Lu Xi

Assistant Professor, Lee Kuan Yew School of Public Policy, National University of Singapore

Dr. Lu Xi is an assistant professor at the Lee Kuan Yew School of Public Policy, National University of Singapore. He received his PhD from the University of California – Berkeley. He holds an MS in Agricultural Economics from the Chinese Academy of Sciences. Xi works on the interaction between China's politics and economics, and is teaching elective modules that examine the political logic driving China's modern economic development. Xi's research interests lie in political economy, development, corruption and meritocracy.

People ride escalators at a business district in Beijing, China, on 16 May 2022. (Wang Zhao/AFP)

China's unified national market has its drawbacks and challenges

The Chinese government has recently announced plans to establish a unified national market that is highly efficient, standardised, open and competitive. It would break down walls, raise the standards of the business environment within China and act as a buffer against external pressures. While the intention is good, NUS academic Lu Xi points to possible drawbacks and challenges.
Demonstrators gather in support of Ukraine following Russia's invasion, and watch Ukraine President Volodymyr Zelensky's speech as it is broadcasted to the Knesset, Israel's parliament, and projected at Habima Square in Tel Aviv, Israel, 20 March 2022. (Corinna Kern/Reuters)

When a country needs to choose between realism and idealism

NUS academic Lu Xi notes that following the Russia-Ukraine war, the world will possibly be divided by political ethics, specifically between the idealists and realists who respectively believe in the rule of law and the law of the jungle. In this hypothetical scenario, will small states be able to stay neutral without taking sides? How will they navigate between the big powers and maintain their own national interests?
People line up to take nucleic acid tests at a testing site outside a hospital following the coronavirus disease (COVID-19) outbreak in Beijing, China, 17 January 2022. (Carlos Garcia Rawlins/Reuters)

China needs to break free of its zero-Covid policy. Here's how.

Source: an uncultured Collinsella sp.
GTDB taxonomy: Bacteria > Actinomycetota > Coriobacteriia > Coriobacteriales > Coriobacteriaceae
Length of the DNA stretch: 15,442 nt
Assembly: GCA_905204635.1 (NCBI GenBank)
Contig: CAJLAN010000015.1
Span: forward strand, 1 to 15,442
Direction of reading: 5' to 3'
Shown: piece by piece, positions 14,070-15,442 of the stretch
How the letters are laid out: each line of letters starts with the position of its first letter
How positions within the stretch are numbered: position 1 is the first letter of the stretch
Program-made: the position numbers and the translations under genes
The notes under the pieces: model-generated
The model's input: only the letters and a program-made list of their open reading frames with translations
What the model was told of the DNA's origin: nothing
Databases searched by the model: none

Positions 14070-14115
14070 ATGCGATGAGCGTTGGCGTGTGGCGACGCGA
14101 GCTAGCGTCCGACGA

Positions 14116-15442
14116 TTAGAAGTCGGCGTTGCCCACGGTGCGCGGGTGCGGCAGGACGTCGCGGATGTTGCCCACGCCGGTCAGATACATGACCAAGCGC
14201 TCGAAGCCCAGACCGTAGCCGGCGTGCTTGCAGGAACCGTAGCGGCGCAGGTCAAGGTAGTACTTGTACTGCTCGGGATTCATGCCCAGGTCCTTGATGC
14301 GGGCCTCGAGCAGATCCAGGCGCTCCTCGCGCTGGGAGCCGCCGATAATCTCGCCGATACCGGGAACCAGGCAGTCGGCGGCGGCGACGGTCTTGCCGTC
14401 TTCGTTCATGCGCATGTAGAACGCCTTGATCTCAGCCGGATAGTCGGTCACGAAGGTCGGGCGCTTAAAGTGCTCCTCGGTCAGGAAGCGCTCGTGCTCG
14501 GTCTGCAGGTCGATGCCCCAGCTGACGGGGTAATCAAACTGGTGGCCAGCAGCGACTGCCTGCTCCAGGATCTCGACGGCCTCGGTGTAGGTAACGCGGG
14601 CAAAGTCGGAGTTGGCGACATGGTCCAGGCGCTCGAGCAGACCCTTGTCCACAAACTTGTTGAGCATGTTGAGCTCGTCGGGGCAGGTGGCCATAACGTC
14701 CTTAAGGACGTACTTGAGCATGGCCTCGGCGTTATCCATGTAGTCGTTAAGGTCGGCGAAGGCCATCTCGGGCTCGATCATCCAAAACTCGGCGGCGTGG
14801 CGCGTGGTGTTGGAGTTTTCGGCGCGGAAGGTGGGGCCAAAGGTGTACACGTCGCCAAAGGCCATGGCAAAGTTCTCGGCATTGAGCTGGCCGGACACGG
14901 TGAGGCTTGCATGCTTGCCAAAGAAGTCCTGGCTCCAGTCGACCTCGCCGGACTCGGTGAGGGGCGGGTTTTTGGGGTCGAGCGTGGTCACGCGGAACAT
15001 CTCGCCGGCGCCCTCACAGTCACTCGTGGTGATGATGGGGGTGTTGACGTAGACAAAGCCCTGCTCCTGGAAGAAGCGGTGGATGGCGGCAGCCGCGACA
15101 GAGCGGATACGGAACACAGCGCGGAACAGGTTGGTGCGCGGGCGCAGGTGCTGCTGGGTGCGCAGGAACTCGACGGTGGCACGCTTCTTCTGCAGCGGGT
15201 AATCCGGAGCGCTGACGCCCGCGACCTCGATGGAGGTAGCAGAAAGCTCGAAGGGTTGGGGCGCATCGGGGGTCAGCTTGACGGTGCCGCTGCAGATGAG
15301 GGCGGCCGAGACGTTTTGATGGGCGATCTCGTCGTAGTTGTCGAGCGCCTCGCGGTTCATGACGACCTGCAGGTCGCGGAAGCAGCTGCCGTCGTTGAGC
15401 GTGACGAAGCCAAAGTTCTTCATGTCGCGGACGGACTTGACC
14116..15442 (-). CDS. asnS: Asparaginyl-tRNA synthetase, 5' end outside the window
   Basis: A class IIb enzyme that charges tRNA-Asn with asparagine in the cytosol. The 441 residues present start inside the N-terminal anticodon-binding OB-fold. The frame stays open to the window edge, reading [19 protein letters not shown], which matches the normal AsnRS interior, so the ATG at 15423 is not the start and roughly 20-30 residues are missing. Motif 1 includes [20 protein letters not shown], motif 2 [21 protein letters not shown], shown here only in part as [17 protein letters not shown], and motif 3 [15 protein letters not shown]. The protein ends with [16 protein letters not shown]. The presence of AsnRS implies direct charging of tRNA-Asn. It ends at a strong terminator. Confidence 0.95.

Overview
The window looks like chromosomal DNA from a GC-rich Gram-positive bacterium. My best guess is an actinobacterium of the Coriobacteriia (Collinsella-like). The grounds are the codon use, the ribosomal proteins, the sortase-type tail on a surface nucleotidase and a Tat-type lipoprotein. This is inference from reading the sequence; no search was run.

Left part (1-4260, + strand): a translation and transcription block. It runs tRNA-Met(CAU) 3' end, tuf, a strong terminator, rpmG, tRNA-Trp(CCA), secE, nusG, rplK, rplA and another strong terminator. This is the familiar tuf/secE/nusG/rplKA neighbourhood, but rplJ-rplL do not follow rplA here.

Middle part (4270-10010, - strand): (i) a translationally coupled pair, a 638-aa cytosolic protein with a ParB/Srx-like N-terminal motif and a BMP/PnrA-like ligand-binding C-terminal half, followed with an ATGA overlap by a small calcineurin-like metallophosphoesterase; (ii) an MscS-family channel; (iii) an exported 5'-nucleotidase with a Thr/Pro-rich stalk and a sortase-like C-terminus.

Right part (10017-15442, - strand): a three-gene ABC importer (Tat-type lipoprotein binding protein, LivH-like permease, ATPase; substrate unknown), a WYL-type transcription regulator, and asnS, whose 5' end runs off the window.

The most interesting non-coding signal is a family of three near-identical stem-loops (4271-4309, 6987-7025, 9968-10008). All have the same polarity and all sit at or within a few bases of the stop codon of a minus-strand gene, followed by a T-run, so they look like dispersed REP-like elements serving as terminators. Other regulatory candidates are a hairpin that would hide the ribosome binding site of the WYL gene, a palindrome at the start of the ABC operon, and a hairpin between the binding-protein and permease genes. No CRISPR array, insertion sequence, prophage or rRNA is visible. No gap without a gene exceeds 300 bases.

With its dogged implementation of the zero-Covid policy, China has painted itself into a corner and is now saddled with four shackles that prevent it from changing course. Lu Xi explains the factors involved and suggests how China may slowly begin to extricate itself from its predicament.
Former KMT chairman Johnny Chiang and incumbent KMT chairman Eric Chu join the annual Autumn Struggle labour protest, focusing on the opposition to the government's decision to allow imports of US pork containing ractopamine, and other issues related to the referendum in Taipei, Taiwan, 12 December 2021. (Ann Wang/Reuters)

Taiwan’s four-question referendum results show a Kuomintang in serious decline

Taiwan’s four-question referendum ended without any “yes” votes being passed. The KMT, who initiated the referendum, failed to gain broad-based support for its positions despite an all-out campaign. Rather than the cosmetic reasons, Lu Xi sees the core cause of the KMT’s poor showing to be its outdated approach of pandering to the traditionalist “deep blue” camp in the party. It has to move with the times and get a better pulse on the electorate if it is to make any headway.
Staff members spray disinfectant at a school ahead of the new semester in Bozhou in China's eastern Anhui province on 23 August 2021. (STR/AFP)

Is China taking policies to the extreme to achieve zero-Covid?

After a month of tough restrictions following a Delta variant outbreak, China reported this week zero new locally transmitted Covid-19 cases. Since the pandemic started, it has stuck with a zero-Covid strategy. In fact, even contemplating living with the virus is often seen as submitting to the ways of the West. LKYSPP academic Lu Xi asks: As some local officials take zero-Covid policies to extremes to submit good report cards, will ordinary folk suffer the most?
This picture taken on 29 July 2021 shows students and parents walking after attending a private after-school education in Haidan district of Beijing. (Noel Celis/AFP)

China’s tutoring crackdown: Is the Chinese government prepared for its consequences?

LKYSPP academic Lu Xi notes the recent actions of the Chinese government in regulating the private tutoring industry, and how it has damaged market confidence, leading to an exodus of funds in China concept stocks. He asks if this seemingly ill-considered policy is again the result of extreme rigidity in the Chinese bureaucratic system, allowing no communication between those above and those on the ground. Is the government prepared for its consequences?